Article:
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Feb 15, 2011 (Vol. 31, No. 4)

Gene Delivery on a Rebound

As Researchers Correct Past Shortcomings, Promising New Pathways Begin to Appear

  • Cut It Out

    Click Image To Enlarge +
    Cellectis is developing various genome engineering applications using meganucleases. The process involves introducing into the cell a meganuclease that is specific to the targeted site and inserting a gene with the attributes required to stimulate homologous recombination. The meganuclease breaks the DNA molecule and the homologous recombination system corrects this break by taking as a model the gene introduced at the same time as the meganuclease. [© Frank Beloncle]

    Gene therapy can be used against viruses as well. Cellectis Therapeutics (a subsidiary of Cellectis) uses meganucleases engineered to precisely disrupt integrated viruses such as HIV, HBV, and HSV.

    Meganucleases (also known as homing endonucleases) target a specific, statistically unique, sequence—generally at least 14 base pairs—creating a double-strand break in the DNA. The cell then attempts to repair the break, often with some minor mutation or loss of sequence.

    Cellectis’ most advanced meganuclease project targets an essential gene in the herpes simplex virus. “We were able to show that if we take cells and introduce a plasmid that expresses a meganuclease that targets the viral genome, and then we infect those cells with an HSV virus, we can decrease the infectivity of that virus,” related Julianne Smith, Ph.D., head of the meganuclease recombination system group. “The number of infected cells significantly decreases when the meganuclease is present.”

    If there is a homologous sequence present, the cell may attempt to repair the break by homologous recombination. In a therapeutic context, “you could go in and actually create a double-stranded break and introduce a plasmid that contains wild-type information, and go on to correct the mutated allele at its genomic location.”

    To test this idea, Cellectis developed a series of meganucleases targeting the RAG-1 gene (involved in a form of severe combined immunodeficiency), and used them to demonstrate homologous recombination between the chromosomal locus and a repair plasmid.

    The efficiency by which meganucleases get into cells and do their job is about the same as other means of gene therapy. The important difference is the safety aspect, said Dr. Smith. “If we can specifically target a genomic site, we could avoid some of the serious adverse effects that have been observed concerning random insertions and activation of adjacent genes.” Similarly, random insertions are also subject to gene silencing through gene extinction, but with precise targeting you can select your locus.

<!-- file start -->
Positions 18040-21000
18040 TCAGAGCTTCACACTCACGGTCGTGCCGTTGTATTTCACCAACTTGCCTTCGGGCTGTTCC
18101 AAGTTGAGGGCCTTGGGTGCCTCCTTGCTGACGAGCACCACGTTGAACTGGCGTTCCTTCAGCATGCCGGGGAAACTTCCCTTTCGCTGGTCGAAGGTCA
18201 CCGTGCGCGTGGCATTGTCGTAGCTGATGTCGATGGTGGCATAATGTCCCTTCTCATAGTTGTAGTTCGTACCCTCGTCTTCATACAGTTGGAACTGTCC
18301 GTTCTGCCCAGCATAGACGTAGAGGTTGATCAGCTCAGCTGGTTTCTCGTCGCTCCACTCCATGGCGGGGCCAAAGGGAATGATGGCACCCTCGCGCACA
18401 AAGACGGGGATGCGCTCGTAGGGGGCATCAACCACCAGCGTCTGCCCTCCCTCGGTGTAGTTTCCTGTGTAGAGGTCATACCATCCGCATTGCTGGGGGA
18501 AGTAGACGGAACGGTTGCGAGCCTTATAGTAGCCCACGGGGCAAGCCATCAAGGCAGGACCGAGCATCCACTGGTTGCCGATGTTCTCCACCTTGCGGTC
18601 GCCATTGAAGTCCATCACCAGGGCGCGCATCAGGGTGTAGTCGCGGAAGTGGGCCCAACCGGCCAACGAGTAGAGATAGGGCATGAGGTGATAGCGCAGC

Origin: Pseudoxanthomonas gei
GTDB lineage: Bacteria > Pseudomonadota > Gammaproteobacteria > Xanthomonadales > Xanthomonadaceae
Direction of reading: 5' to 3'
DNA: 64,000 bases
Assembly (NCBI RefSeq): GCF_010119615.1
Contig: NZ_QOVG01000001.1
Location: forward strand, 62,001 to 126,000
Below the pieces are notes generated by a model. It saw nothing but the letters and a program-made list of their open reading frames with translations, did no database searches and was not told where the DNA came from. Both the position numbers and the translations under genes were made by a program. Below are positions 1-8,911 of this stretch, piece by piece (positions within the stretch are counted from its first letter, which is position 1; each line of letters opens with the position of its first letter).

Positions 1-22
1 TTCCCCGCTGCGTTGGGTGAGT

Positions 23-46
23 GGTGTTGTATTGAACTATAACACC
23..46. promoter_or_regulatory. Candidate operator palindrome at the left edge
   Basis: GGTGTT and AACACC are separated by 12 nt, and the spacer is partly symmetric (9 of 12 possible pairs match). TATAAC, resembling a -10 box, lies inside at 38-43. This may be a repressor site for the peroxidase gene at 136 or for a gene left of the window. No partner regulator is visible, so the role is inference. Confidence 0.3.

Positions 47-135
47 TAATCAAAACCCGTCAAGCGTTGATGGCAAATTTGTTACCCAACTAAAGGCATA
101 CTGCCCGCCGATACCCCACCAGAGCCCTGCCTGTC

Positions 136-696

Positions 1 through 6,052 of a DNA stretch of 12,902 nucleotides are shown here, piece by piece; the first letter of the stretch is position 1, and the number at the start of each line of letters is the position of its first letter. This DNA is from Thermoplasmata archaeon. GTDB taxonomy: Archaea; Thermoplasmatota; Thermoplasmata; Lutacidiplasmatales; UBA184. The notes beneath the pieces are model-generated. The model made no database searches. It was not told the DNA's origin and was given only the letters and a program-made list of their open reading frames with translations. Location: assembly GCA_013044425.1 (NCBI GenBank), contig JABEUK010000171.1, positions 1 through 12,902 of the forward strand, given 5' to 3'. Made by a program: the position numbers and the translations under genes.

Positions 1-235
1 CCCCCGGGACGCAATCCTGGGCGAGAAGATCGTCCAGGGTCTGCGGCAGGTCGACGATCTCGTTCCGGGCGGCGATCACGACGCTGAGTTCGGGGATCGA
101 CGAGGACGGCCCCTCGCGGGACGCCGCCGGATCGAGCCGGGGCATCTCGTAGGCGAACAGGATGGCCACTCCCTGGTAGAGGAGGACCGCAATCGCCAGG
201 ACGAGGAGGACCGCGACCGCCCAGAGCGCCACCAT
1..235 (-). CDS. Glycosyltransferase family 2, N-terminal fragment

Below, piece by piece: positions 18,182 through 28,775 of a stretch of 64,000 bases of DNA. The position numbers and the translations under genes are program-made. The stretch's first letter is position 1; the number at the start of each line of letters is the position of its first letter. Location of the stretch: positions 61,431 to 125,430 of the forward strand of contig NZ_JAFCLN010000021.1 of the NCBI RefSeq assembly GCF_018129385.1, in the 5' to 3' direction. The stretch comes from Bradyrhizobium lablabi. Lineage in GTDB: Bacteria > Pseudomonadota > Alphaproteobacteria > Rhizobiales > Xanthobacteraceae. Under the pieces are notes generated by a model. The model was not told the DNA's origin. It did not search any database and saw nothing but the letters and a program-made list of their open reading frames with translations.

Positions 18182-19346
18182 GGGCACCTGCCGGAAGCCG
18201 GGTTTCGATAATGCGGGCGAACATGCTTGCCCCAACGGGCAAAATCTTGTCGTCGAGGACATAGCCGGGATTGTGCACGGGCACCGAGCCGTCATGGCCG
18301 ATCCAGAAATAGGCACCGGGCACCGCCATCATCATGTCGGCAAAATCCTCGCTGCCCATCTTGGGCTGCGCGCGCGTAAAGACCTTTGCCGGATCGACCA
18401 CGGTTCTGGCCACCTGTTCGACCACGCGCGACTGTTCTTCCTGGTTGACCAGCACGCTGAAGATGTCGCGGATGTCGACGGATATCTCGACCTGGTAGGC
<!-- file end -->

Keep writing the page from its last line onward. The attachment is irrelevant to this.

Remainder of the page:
In certain cases, it’s even possible to use meganucleases to generate an event in a cell that couldn’t be done any other way, she added, such as cleaving the genome of a virus or perhaps even knocking out a gene. Most antivirals are based on blocking replication, not on eliminating the genome.

  • Image-Guided, Convection-Enhanced

    Precise delivery also is of paramount concern to the University of California, San Francisco’s Krystof Bankiewicz, M.D., Ph.D. He too is worried about causing toxicity as well as engendering adverse immune reactions. Specifically, his work focuses on delivering therapies—whether genetic or pharmaceutical—to specific regions of the brain for the treatment of cancers and neurological disorders.

    Typically the location of an intracerebral injection was imprecise and, because of the pressure in the brain, there was a propensity for therapeutics to travel along the needle and back to the surface. Dr. Bankiewicz’ group developed a delivery system that utilizes MRI to guide, in real-time, a small-diameter silica and ceramic cannula to exactly where the therapy is needed.

    By gently increasing the pressure at the tip of the cannula, the extracellular fluid is pushed away, “allowing us to infuse pretty large volumes of the fluid that find a space now because it displaces fluid that is already in the brain,” he explained. A tracer in the injection allows it to be tracked. “Basically any structure within the brain”—even large volumes of the brain—can be covered at will by viral particles in a “phenomenally” precise and predictable manner.

    It’s not as simple as just watching as a needle goes into the brain, squirting, and watching as the injection magically reaches its target, though. The delivery system itself is like one leg of a three-legged stool. Dr. Bankiewicz has spent years studying things like the movement of cerebrospinal fluid. “It’s being driven by blood vessels causing peristaltic action for the perivascular space.”

    “It’s highly predictable and well described how the fluid circulates within the brain.” It’s also of vital importance to know what the viral vector itself is doing: AAV has multiple serotypes, utilizing different trafficking patterns and with different propensities to transduce different cell types. “We have developed a full understanding of how specific serotypes behave in the brain, and how much transgene—gene product—is being delivered, and where it goes.”

    The main theme is that if you don’t know how to deliver the drug, it is never going to work, Dr. Bankiewicz summarized. “It will be all over the map—it is never going to be consistent. You have to have a technology that is very precise, very predictable, and reproducible.”


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